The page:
we need begin the literary journey of Blake's 'golden thread' knowing we read of Blake's religious understandings of the new Jerusalem....that Blake draws immediately from Swedenborg's 'New Jerusalem' as is well known and researched (see viscomi, Marriage of Heaven and Hell). He also drew from the earliest discourses of spirituality, symbolism, vision and prophetic inspiration (frye bloom percival bentley bloom percival lincoln rowland et al)... the meta summary of these scholars conclusions begins with Blake's tradition as a necessary critical departure point.

I discuss Blake's poetic story and his spiritual realities of a new Jerusalem in Chapter 4, especially Plate 86, of Jerusalem Explained. I have found is not possible to expand our critical perception of Blake's new Jerusalem without the philosophical pre-condition of knowing it in as exact a mythic context as is possible. I analyse Blake's religious moral and economic symbolism in Jerusalem.... and conclude we clearly see a fully developed and articulated myth in Blake's 'jeweled' setting for the new Jerusalem.

I have put these search line below for elements of my research...... and for those those who want to understand Blake's story as an aesthetic whole, 'simply' explained in terms of Blake's fundamentally symbolic meaning of Jerusalem and the new Jerusalem.....and for those who want Blake's plots, myth, story and characters re-presented as developed and set in exquisitely precise narrative context...........and those who want to see in ways similar to Blake when writing...that means in terms of Blake's one-fold, two-fold, three-fold and four-fold states of perception.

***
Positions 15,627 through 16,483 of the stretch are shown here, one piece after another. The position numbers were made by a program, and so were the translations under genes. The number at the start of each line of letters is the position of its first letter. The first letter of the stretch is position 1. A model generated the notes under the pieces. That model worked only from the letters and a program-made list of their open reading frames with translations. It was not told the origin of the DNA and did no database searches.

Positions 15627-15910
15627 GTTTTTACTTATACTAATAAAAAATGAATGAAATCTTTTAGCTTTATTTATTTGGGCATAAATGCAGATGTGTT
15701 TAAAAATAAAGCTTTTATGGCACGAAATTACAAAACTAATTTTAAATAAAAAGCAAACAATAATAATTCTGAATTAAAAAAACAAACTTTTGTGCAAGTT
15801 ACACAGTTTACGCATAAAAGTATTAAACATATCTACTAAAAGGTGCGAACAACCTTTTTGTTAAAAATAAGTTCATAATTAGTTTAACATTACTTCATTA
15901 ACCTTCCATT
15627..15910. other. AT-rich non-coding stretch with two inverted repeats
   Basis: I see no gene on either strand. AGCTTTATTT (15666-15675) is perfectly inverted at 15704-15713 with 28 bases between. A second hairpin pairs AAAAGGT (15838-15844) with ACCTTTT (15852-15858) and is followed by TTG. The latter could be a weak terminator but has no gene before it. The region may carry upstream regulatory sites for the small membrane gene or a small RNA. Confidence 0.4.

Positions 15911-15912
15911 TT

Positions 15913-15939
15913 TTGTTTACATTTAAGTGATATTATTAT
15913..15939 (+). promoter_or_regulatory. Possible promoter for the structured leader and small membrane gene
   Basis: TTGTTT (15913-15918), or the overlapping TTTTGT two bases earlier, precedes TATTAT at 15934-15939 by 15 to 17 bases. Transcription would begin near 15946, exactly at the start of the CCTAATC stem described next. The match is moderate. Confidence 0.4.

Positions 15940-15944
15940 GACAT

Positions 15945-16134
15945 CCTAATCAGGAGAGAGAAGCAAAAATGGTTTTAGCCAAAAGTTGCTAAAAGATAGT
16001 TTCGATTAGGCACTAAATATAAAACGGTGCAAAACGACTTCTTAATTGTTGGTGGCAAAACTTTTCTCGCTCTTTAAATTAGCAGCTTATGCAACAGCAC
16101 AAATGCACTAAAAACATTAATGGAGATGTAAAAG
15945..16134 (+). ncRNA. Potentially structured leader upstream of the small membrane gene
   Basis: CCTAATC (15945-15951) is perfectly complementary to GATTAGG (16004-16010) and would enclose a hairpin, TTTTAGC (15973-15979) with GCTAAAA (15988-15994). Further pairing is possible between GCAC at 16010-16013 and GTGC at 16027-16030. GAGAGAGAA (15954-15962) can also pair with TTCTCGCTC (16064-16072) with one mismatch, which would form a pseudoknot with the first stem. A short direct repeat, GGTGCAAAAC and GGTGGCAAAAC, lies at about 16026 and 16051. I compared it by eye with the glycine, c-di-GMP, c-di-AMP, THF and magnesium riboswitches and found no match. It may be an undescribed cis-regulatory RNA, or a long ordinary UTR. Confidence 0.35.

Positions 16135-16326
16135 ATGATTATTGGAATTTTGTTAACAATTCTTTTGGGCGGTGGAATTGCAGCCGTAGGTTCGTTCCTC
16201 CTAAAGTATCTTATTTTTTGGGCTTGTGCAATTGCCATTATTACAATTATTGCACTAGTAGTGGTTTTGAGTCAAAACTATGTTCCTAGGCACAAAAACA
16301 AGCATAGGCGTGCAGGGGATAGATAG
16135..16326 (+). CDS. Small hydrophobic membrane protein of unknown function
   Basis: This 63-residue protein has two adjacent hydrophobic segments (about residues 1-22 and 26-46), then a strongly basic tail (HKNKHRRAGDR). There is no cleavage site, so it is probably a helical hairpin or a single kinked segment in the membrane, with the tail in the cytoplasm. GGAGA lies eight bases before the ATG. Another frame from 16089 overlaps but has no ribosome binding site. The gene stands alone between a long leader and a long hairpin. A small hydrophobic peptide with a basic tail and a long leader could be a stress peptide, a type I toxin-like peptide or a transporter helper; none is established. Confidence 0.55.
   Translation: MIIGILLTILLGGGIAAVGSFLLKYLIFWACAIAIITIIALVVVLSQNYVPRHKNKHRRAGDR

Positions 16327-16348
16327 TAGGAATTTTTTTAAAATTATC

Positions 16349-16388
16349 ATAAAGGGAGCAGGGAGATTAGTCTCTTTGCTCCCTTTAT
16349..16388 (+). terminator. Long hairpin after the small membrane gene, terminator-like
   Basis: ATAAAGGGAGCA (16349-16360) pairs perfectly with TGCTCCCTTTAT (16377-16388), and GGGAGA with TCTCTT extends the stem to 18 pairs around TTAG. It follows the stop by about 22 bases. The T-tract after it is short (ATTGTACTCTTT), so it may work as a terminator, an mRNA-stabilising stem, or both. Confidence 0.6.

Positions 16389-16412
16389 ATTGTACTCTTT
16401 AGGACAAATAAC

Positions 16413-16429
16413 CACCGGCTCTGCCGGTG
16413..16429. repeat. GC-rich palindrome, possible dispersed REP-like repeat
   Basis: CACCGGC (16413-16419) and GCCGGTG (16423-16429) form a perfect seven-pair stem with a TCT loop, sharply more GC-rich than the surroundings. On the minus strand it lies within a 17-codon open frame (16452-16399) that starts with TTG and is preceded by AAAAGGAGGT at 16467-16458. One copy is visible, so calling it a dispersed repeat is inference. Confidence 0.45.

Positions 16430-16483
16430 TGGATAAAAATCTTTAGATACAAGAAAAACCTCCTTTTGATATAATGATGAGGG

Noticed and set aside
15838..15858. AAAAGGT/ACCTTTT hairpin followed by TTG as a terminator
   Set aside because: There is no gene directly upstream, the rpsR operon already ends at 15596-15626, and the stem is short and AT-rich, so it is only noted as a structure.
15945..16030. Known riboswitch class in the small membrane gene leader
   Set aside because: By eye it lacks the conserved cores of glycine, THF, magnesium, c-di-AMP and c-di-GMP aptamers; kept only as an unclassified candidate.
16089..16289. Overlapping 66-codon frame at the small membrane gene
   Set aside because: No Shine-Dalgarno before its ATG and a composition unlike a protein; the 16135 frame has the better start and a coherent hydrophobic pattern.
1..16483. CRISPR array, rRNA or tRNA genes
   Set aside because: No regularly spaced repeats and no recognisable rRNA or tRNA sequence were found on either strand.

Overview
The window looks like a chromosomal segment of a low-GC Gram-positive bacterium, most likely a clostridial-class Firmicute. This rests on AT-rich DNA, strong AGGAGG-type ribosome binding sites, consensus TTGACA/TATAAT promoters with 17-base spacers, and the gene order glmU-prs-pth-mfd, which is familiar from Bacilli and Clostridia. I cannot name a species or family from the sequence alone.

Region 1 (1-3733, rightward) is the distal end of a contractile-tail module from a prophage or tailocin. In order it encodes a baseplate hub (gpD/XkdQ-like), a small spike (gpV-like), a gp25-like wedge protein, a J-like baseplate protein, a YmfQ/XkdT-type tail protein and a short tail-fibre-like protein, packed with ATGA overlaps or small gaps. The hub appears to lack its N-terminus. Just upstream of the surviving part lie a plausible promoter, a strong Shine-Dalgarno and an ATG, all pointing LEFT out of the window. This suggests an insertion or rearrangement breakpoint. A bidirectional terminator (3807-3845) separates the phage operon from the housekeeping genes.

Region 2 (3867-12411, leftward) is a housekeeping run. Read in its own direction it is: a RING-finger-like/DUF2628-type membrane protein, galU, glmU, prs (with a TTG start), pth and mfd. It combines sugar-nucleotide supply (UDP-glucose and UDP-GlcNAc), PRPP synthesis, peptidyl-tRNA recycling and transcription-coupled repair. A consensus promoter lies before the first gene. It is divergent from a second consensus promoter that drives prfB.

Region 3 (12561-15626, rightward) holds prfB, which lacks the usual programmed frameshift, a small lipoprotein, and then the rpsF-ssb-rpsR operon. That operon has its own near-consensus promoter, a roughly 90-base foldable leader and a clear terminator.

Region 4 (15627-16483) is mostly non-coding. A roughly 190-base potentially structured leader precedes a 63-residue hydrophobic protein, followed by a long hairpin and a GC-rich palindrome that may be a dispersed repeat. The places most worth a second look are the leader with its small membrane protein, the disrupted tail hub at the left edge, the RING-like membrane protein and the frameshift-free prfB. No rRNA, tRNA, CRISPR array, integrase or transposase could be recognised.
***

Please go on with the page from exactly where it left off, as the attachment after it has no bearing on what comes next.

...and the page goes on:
There is a need to be very specific here...looking cannot see two-fold...which cannot see three-fold'... which cannot see four-fold...looked at again but going inwards...four-fold can see three-fold... which can see two-fold... which can see one-fold which cannot see anything but it self. Seeing with Blake is the journey of his descent into himself and the transformation in time to a renewal into unity...a unity purged of that which thought it self divine. it is not strictly a return, not a cycle that is back to where it began...

I trace Blake's four organising vortices of being... enter Blake's clearly defined narrative levels or points of view... engage the reader in his dramatic tension and use of irony... and present as a critical whole Blake's literary perception of humanity's tragic fall, cleansing and and redemption...

.... again none of Blake's states of vision are properly grasped without a grasp of the work as a whole, and in turn that needs a proper textual analysis according to the science of textual criticism. that is make much more possible by my two books.